According to Yonhap:
The portion of female North Korean defectors topped 80 percent this year, government data showed Sunday, apparently because North Korean women are under less severe scrutiny by the communist country.
The number of female North Koreans who came to the South reached 444 in the January-May period, accounting for 83 percent of the 535 North Koreans who came to the South, according to the unification ministry.
The data was compiled tentatively as the government’s background checks for North Korean defectors have not been completed, it said. Around 30,000 North Koreans have defected to South Korea in search of freedom so far.
Since the portion of female North Korean defectors topped the 50 percent mark for the first time in 2002, the weight has been on the rise, the data showed.
In particular, since North Korean leader Kim Jong-un took office in late 2011, the portion has increased above the 70 percent mark. The corresponding data reached 75.6 percent in 2013 and came in at 78.2 percent in 2014.
Experts said that it might be easier for women to flee the communist country as they are relatively less scrutinized by North Korean authorities.
Meanwhile, the number of North Koreans who defect to the South has been on the decline since 2011, the data showed.
In 2014, the number of defectors reached 1,396, down 48.4 percent from 2011, it said.
“Regardless of sex, the number of North Korean defectors has been falling,” a unification ministry official said. “The trend is likely to continue this year as well.”
While the number of North Koreans coming south has been on the decline since Kim Jong-un came to power, there has been a flurry of media reports recently that indicate that the number of high-level defectors leaving the country is on the increase.
According to the Chosun Ilbo (2015-7-2):
About a dozen senior North Korean officials have defected in recent years because they feared for their lives in leader Kim Jong-un’s purges, a source said Wednesday.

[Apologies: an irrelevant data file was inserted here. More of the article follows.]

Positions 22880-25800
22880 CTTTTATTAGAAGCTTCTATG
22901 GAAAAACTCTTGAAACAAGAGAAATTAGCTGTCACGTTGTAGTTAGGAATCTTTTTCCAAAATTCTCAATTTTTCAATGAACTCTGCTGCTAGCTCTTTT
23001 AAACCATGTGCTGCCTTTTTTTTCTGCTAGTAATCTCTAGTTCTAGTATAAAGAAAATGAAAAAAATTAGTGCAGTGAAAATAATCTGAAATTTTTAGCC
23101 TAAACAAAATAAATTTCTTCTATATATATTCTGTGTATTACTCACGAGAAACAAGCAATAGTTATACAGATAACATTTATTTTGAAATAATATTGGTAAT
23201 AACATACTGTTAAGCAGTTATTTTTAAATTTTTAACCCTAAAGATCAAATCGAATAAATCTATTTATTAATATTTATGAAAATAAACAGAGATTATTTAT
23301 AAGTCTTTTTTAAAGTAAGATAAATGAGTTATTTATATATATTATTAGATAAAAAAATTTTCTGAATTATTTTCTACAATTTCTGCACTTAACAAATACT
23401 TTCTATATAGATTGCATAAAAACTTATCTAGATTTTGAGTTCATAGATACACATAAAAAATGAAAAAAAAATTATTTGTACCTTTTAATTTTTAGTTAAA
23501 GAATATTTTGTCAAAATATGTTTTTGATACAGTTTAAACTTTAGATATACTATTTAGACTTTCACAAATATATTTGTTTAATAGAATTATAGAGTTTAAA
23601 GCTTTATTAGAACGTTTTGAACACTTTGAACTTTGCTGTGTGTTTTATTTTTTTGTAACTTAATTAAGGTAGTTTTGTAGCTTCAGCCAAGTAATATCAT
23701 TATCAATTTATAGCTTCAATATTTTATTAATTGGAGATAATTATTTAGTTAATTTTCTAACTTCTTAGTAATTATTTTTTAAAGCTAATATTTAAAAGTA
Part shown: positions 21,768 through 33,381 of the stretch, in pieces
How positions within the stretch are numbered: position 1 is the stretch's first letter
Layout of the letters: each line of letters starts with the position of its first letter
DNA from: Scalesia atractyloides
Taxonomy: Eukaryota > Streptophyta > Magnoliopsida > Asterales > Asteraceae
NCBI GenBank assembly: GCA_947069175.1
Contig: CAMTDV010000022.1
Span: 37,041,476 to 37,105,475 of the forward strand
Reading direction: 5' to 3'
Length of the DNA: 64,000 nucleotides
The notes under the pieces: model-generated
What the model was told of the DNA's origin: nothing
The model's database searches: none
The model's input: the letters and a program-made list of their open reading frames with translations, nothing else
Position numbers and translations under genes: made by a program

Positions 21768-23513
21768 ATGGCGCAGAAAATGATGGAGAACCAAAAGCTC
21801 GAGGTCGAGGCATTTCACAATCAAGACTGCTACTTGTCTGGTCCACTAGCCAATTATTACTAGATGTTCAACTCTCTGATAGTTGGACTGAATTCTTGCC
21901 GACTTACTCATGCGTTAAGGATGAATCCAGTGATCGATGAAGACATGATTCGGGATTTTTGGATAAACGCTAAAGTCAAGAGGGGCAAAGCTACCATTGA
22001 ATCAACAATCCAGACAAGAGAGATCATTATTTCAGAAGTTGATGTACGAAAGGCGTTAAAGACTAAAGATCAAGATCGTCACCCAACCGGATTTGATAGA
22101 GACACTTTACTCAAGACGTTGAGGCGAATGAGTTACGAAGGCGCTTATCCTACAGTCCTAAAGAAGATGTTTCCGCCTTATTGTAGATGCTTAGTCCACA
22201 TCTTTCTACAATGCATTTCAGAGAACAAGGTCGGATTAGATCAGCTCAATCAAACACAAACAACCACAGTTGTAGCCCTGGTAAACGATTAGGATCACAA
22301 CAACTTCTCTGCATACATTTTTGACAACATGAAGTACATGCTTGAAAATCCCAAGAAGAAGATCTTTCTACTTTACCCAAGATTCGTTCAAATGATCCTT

The defectors were working in China and Southeast Asia, some charged with earning hard currency for the regime.
Several have already arrived in South Korea while others are staying in a third country.
Early this year, a mid-ranking official who had been dispatched to Hong Kong from Room 39, a Workers Party office that handles Kim’s slush funds, sought asylum in South Korea with his family.
He reportedly told investigators here he was terrified of Kim’s draconian purges, which saw senior officials executed by anti-aircraft gun, and that officials left in North Korea find it almost impossible to flee because of tight controls but those working overseas can find some opportunities to defect.
Last year, a senior official of Taesong Bank, who had handled Kim’s slush funds in Siberia, fled to South Korea with millions of dollars. Even a senior official of the State Security Department fled the North and arrived here. According to the National Security Service here, the defection particularly upset Kim.
An army general has been staying in a third country since he fled the North recently, according to sources. The general was reportedly involved in the two inter-Korean summits in 2000 and 2007.
The defections highlight the climate of fear among senior apparatchiks since the brutal execution of Kim’s uncle and one-time eminence grise Jang Song-taek, as well as that of former armed forces minister Hyon Yong-chol.